The above question is a segment from Equity Value Enhancement ("EVE") - a Wiley Finance book ranked #1 by Amazon in its category that addresses the leveraging of both financial and human capital while managing risk. The first segments examined the differing optics of owners and trusted advisors.
Governance is the next segment and is the letter "G" from the acronym "GRRK". GRRK stands for Governance, Relationships, Risks and Knowledge. These four areas are interrelated and believed to create more value as a sum of the parts when a holistic and aligned approach is applied. EVE's premise is human capital is often overlooked by business owners and advisors as it takes a back seat to revenues and profits. Human capital is not formally found on any financial statement and developing metrics are more difficult. However, EVE shows, in fact, there are metrics and when well managed not only leads to increases in operating margins, but increases price multiples. In turn, value is enhanced. The following link explains why I wrote EVE.
Most business owners first started with an idea and then executed with brute force, some cash and wishful thinking. By three to 12 months most of their dreams are nightmares. The next tier are those who created self-employment. If their compensation was applied to the salary of a manager, there is little to no profits remaining. Statistically most fail in a few years because profits are razor thin and there isn’t anything that differentiates from competitors. Yet, they work over 40 hours and often rely on other family. Mind you there is nothing wrong with a sole practitioner or a very small business.
The next tier is a high-five or lower six figure compensation ($75,000 - $125,000) founder with a solid reputation and/or a few key clients. Growth is based upon the belief of selling more… smarter. Many deem employees and advisors as necessary expenses. If owners as clients are sufficient in quantity, providers can make a living at or near the levels of the owners they serve.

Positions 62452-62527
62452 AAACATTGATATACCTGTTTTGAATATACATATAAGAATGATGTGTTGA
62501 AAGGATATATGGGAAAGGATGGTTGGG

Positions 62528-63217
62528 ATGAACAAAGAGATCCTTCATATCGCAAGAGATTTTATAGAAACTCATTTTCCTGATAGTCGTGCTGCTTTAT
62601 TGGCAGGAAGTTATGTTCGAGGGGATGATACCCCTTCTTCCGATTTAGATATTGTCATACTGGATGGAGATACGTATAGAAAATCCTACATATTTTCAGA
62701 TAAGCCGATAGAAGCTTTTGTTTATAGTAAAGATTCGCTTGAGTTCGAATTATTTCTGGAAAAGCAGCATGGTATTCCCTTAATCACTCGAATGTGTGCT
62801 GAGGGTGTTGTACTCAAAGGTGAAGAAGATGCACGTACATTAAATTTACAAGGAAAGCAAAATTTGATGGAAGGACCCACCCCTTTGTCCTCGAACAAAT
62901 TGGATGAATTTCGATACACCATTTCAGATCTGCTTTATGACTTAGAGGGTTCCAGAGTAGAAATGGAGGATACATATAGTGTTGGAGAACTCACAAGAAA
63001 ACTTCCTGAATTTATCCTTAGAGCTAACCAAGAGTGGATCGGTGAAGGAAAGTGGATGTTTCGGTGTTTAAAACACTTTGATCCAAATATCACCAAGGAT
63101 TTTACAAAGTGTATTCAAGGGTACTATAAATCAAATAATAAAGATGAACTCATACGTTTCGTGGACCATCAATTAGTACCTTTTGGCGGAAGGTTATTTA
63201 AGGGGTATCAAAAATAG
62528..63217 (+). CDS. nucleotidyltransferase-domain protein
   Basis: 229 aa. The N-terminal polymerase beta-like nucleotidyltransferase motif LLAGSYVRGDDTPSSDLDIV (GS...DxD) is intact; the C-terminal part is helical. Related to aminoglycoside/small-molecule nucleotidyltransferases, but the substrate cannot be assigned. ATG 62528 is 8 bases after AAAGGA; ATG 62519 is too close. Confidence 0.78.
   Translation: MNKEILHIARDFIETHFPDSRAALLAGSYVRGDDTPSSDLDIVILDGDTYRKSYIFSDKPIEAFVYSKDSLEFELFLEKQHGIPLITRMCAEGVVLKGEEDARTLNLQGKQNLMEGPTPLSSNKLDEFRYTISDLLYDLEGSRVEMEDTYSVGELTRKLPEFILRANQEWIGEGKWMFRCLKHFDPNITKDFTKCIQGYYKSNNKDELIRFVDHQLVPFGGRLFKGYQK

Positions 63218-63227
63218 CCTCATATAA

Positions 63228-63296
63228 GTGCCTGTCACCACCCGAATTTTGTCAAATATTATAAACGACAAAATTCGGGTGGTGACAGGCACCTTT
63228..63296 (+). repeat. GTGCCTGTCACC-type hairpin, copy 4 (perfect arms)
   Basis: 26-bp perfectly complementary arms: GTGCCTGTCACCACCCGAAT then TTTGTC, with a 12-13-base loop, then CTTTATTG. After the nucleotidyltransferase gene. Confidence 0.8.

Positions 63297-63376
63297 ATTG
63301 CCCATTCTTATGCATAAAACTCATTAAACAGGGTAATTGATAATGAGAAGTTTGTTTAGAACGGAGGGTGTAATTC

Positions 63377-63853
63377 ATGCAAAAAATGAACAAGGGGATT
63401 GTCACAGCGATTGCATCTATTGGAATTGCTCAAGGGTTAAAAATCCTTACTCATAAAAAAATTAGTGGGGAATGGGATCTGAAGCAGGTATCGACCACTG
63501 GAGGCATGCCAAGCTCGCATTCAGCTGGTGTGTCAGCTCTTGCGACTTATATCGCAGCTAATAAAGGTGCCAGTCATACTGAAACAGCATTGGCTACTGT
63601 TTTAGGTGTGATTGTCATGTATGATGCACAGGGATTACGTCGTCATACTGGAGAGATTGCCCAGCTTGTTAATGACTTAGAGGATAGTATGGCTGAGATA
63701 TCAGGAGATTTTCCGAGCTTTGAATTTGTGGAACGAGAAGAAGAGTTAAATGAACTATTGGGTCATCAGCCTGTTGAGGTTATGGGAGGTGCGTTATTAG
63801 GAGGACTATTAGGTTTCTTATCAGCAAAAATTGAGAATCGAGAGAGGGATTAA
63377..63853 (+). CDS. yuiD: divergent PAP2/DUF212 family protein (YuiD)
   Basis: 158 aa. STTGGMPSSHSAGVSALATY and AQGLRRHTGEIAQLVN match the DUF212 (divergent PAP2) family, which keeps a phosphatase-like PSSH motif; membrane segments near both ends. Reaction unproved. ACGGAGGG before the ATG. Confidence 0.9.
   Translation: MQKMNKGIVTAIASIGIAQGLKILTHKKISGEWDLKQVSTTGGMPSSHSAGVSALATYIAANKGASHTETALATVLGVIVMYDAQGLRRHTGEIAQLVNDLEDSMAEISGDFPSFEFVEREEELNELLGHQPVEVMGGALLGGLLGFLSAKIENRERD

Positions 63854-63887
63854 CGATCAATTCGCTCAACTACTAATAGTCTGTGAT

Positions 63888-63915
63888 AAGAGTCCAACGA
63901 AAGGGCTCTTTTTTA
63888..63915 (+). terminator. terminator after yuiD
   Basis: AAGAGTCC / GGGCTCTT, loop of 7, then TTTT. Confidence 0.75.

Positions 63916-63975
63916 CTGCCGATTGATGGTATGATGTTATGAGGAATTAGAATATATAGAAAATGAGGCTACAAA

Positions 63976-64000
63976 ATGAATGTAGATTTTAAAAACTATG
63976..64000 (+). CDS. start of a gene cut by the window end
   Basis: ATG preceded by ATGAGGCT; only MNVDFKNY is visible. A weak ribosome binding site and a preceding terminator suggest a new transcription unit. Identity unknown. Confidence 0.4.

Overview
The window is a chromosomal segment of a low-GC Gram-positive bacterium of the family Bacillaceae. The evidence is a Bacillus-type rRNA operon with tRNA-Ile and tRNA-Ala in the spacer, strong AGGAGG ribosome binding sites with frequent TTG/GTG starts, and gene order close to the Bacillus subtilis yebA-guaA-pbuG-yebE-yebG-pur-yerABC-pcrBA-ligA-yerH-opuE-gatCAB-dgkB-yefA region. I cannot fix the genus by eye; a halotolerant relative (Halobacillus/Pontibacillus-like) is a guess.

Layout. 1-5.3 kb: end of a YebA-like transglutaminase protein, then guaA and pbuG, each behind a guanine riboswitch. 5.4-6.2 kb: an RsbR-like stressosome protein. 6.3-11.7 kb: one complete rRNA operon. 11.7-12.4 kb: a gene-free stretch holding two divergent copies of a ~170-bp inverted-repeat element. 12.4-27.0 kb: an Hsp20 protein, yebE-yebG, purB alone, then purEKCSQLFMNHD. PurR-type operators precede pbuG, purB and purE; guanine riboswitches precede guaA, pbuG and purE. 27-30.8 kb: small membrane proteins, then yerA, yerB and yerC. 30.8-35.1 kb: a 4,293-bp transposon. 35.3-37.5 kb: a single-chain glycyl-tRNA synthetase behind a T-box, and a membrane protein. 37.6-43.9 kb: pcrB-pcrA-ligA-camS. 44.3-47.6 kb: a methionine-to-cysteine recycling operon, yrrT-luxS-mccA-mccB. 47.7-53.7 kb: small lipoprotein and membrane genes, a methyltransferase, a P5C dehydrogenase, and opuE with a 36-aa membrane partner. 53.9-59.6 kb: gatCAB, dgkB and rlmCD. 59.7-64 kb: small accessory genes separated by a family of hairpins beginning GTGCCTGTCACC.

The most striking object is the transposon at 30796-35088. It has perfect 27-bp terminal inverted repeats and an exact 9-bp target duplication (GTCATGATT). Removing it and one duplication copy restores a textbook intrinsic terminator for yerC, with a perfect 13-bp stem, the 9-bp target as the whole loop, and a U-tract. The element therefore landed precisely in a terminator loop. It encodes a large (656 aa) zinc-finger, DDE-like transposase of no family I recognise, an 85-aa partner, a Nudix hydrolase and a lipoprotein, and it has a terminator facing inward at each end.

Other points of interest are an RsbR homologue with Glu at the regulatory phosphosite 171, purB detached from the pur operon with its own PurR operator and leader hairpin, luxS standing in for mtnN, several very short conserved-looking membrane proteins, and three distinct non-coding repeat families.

The “cut above” are the owners who earn enough to “put something away” and may see the need for advice on an event driven basis, such as needing a lease agreement reviewed by an attorney or financial statements audited by a CPA for a loan originated from a banker. These professionals may have general legal, accounting and banking knowledge. This tier tends to earn $125,000 to $250,000 with businesses reporting $2.5 to $5 million in sales. About three of four will close their doors either because there is no interest in trying to sell or no interest by most buyers looking to buy.
The $5 to $15 million annual sales companies have built some infrastructure because the owner simply cannot perform all the needed functions of the business. The owner may earn from $250,000 to $1.5 million in compensation.
However, if asked, most founders will indicate they can perform most or all of these functions as well as or better than the person(s) they employ. Many owners try to do so. As such, an advisory board aside from friends and family may be worthwhile to consider.
Because equity values can be in the millions, this is where gift and estate tax planning should occur; especially, when the owner has children or is over age 40 (sense of mortality and concentrated risk). Yet, management turnover may be a challenge which can be based upon founder friction or compensation that may be noncompetitive. Outside advice is sometimes sought to assess, clarify, guide or mitigate decisions and outcomes.
These more complex advisory engagements are often 0.20% to 1.0% of company annual sales depending upon ability, complexity and/or scope. Again, like the companies themselves, advisors may find it difficult to express real differentiation. The involvement of allied professionals is often deemed on an “as needed basis” emphasizing cost versus benefit. While familiarity may grow with “key” advisors such as insurers, bankers, accountants and financial advisors, attorney and specialist retentions may be more situational dependent.
Arguably, it is this group, (depending upon sophistication, growth rate ad resources) and certainly $15 million and above, that would benefit from the “governance” discussion.